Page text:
Sunday, March 18, 2007

Harassment 'endemic' in US forces

Al Jazeera. March 15, 2007

The US military is pushing hard to recruit female soldiers but struggles to overcome a legacy of sexual harassment, assault and even rape by male colleagues.

Women who have been assaulted or raped report poor medical treatment, lack of counselling, incomplete criminal investigations and even threats of punishment for reporting the assaults.

The military claims changes made over the last few years, most notably in 2005, have made the military a safer working environment for women. But in an exclusive investigation Al Jazeera's Everywoman programme interviewed a number of former female soldiers who say nothing has changed.

(Click here to read more)

See also interviews on Democracy Now!;

The Private War of Women Soldiers: Female Vet, Soldier Speak Out on Rising Sexual Assault Within US Military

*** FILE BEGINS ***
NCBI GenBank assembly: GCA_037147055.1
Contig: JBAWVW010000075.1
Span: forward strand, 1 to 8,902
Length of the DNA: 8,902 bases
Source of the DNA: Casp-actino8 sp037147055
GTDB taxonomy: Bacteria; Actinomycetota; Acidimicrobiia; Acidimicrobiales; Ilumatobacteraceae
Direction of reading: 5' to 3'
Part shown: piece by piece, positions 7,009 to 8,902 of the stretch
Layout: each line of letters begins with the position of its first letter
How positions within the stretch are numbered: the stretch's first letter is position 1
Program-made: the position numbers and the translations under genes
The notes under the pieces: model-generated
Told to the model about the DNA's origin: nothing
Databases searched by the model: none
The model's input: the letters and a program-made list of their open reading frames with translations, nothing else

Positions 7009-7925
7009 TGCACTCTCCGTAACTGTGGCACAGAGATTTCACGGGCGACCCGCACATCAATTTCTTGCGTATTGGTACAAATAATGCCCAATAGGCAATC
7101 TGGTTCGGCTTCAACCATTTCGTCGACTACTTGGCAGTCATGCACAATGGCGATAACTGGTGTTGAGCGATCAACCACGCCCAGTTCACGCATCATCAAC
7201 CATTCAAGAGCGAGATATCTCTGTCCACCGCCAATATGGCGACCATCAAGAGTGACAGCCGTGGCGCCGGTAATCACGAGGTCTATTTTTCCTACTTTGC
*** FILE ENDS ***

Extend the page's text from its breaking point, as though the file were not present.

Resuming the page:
On International Women’s Day, we look at the ongoing global struggle for gender equality and equal rights within the US military. Specialist Mickiela Montoya came face to face with the dangers of rape by her male comrades when she was deployed to Iraq with the National Guard. Eli Painted Crow served in the Army for 22 years including time in Iraq in 2004, facing challenges both as a woman and a Native American. And Columbia professor Helen Benedict is author of a forthcoming book about women veterans of the Iraq war.

(Click here to read more)